Ford Motor Co.’s credit rating was cut to one notch above junk by Moody’s Investors Service, adding to the car company’s woes after it embarked on a costly restructuring that could take years to complete. Moody’s downgraded Ford to Baa3 from Baa2 with a negative outlook, it said in a report Wednesday. The rating company cited erosion in Ford’s “global business position and the challenges it will face implementing” its restructuring effort that could rack up $11 billion in the next three to five years.
Just last month, S&P Global Ratings cut Ford’s outlook to negative from stable and said prolonged weakness in profit and cash flow made a downgrade within two years increasingly likely. S&P rates Ford at BBB, two levels above speculative grade. The automaker, which last month lowered its profit forecast for the year, is facing a number of headwinds beyond exiting the slowing sedan business in North America. The cost of complying with tougher emission rules in Europe and updating a stale product line in Asia contributed to second-quarter losses in those regions.
“The fitness program is a necessity, but it will take several years for material financial and operating benefits of the program to be realized,” Moody’s analysts wrote in the note, referring to the overhaul plan. “Success could be challenged by having to address the serious performance problems in multiple business units simultaneously.”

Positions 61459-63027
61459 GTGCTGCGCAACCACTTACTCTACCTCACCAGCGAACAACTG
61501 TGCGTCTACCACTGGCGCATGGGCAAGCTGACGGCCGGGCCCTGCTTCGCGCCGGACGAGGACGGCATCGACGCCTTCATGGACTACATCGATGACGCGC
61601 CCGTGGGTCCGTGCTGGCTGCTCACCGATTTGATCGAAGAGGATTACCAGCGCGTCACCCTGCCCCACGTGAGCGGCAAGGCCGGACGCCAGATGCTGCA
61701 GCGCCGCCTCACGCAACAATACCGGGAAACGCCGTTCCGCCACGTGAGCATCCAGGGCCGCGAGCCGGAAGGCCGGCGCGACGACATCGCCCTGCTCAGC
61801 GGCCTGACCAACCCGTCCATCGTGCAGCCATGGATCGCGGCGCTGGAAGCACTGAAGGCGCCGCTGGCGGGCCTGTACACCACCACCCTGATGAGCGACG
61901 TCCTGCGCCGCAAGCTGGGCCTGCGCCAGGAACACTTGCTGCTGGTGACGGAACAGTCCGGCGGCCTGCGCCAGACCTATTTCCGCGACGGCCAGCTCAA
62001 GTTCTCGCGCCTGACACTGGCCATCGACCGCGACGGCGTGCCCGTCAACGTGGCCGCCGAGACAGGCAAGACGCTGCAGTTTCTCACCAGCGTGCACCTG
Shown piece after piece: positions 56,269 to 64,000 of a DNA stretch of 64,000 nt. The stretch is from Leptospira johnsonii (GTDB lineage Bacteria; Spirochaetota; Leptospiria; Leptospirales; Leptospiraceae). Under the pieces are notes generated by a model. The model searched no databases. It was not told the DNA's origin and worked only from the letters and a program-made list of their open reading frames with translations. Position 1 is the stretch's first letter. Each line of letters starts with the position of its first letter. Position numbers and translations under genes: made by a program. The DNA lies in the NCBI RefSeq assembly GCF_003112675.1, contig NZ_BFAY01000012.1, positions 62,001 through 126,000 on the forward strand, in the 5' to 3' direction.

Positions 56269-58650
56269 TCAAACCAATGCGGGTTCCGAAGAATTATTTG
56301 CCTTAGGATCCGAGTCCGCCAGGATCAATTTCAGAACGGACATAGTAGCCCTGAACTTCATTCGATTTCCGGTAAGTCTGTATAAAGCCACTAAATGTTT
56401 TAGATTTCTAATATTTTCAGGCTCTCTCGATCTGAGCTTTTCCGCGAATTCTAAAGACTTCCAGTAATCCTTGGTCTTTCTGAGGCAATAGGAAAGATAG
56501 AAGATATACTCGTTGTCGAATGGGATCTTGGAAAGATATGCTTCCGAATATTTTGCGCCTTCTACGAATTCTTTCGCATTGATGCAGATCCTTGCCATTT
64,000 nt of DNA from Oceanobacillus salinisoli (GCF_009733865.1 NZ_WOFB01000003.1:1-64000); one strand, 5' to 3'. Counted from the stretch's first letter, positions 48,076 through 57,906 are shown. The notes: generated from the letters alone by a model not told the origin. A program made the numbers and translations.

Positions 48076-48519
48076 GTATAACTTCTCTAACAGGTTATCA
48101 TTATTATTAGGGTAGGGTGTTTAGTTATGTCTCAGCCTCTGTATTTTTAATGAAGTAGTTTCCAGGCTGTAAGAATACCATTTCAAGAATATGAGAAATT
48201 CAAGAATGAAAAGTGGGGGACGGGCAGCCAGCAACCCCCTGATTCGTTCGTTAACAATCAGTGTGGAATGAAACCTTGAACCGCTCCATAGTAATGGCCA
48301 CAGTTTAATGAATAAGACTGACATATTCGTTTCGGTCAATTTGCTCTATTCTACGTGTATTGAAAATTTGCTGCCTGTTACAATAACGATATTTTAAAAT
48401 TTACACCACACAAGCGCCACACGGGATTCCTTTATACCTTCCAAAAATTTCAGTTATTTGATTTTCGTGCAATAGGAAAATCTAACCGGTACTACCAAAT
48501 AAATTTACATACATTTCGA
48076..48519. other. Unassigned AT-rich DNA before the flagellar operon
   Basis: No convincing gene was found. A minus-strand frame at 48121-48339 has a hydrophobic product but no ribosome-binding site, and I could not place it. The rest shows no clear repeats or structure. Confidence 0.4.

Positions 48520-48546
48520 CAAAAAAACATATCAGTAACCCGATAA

Slipping closer to junk status puts Ford at risk of higher borrowing costs. The company’s bonds are trading close to par, with its 4.687 percent senior unsecured notes due in 2025 trading at about 99.1 cents on the dollar.
Earlier this year, Ford announced it would abandon its storied sedan business, sending shock waves through the American auto landscape. In addition, Ford and its Detroit counterparts have been in the crossfire of President Donald Trump’s trade talks with China and Mexico this year, causing volatility among U.S. automakers.
Since the 2008 recession, Ford has had solid financial results and operating cash flows, said company spokesman Brad Carroll in response to the downgrade.
“The company has a strong balance sheet, which provides financial flexibility. We know we can capitalize on our strengths, bolster underperforming products and regions and disposition where we cannot make an appropriate return. We’re confident that as we do, the market will recognize our progress.”